All André Norton's old skills are here [in Iron Cage], but they are here used to make explicit a theme, the important potential of animals, which has been implicit in many of her books from the beginning. Jony, of human origin, who has been nurtured on an alien planet by creatures of about stone-age intelligence who have developed from bears, throws in his lot with them and defeats the attempts of visiting men to colonise what has become to him his home planet. Some adult readers will share—and perhaps be surprised to share—my shock at a human being's choosing to bring disaster on an expedition of morally quite normal men; but few will deplore a plea for greater concern for and understanding of animals.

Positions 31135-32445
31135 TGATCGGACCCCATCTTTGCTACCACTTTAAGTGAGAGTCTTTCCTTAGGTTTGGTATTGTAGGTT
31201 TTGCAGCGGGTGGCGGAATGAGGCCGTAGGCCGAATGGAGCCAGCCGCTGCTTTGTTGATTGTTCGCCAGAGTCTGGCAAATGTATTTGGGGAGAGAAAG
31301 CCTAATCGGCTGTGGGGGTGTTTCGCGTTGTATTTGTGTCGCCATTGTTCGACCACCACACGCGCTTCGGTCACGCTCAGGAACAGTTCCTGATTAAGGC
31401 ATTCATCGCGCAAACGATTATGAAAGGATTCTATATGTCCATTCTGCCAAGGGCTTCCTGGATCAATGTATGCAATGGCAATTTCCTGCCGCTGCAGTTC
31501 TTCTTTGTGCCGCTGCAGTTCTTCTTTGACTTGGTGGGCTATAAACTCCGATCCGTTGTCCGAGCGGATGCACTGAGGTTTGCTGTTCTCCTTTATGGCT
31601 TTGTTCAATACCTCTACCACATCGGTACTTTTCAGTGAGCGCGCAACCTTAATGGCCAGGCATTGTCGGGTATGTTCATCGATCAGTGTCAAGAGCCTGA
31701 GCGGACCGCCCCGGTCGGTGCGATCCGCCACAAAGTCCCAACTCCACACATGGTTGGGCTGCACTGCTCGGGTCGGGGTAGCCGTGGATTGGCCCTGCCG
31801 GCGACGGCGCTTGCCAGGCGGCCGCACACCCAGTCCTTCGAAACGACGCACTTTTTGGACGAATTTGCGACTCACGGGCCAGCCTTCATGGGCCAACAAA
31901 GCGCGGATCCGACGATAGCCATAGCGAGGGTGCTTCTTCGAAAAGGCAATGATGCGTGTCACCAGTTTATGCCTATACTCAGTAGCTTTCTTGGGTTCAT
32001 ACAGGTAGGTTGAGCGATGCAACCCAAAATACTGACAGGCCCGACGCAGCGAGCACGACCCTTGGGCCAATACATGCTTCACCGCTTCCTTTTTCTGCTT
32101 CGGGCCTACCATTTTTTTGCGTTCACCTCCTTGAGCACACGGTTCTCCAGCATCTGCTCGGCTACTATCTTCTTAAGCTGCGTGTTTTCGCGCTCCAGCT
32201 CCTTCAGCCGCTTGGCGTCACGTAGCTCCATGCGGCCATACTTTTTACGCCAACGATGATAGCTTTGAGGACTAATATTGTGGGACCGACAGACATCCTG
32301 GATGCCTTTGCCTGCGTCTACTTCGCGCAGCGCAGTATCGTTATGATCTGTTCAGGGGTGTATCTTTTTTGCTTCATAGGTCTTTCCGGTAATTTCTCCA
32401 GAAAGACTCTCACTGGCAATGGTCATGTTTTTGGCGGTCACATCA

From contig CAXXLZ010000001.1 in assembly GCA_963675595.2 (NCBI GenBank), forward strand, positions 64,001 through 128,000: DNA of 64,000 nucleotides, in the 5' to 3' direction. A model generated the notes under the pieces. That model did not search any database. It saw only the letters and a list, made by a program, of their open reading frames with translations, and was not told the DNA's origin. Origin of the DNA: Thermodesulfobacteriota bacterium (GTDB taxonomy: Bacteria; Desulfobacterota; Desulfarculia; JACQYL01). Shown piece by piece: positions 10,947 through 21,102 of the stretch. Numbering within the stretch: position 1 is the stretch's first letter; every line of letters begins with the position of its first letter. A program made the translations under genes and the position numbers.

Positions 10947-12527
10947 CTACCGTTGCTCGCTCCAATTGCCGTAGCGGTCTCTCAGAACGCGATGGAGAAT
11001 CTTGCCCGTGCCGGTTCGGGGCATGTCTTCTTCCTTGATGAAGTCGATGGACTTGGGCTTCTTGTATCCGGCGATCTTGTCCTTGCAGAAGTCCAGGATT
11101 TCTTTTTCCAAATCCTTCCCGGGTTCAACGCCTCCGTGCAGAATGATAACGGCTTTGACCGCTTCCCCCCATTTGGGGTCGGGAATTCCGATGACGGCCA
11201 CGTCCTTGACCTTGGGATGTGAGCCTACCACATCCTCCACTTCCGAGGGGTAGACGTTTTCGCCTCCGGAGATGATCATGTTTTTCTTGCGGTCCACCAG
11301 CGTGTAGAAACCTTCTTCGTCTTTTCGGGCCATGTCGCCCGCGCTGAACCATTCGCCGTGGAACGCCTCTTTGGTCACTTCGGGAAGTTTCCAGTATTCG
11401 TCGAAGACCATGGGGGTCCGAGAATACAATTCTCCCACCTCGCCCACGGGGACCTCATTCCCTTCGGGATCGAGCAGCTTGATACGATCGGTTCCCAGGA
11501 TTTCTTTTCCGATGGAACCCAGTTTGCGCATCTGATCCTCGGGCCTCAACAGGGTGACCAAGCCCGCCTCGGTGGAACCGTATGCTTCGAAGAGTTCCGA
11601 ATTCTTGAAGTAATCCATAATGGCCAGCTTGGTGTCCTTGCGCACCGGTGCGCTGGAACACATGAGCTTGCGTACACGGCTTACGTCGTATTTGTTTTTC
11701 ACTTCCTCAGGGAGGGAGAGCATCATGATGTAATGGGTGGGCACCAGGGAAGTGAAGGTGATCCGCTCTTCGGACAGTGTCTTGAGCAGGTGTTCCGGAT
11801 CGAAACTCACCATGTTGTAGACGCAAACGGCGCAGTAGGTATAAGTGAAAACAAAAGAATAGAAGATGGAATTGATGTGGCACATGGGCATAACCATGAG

Young readers will need a certain amount of sophistication to link satisfactorily the Prologue and Epilogue in which a cat is dumped in a cardboard box to die and later rescued, with the imprisonment of the young Jony and his mother in cages by alien invaders, their escape, and their safe-keeping by the indigenous bear-like creatures. (p. 52)
Norman Culpan, in The School Librarian, March, 1976.
Ashake, a Nubian princess of the blood, knows that she had a prior existence as black archaeologist Tallahassee Mitford before being pulled bodily through a time warp and into the ancient kingdom of Meroe as it is—or was—in some other continuum…. The combination of a with-it young scientist and evocative Egyptian talismans—and the omission of feline beings—get [Wraiths of Time] off to a promising start. However, the plot is opaque even by Andre Norton standards and Tallahassee's willingness to remain permanently in Ashake's body where she feels "real" and "welcomed" carries escapism farther than most will care to follow. (p. 740)
Kirkus Reviews (copyright © 1976 The Kirkus Service, Inc.), July 1, 1976.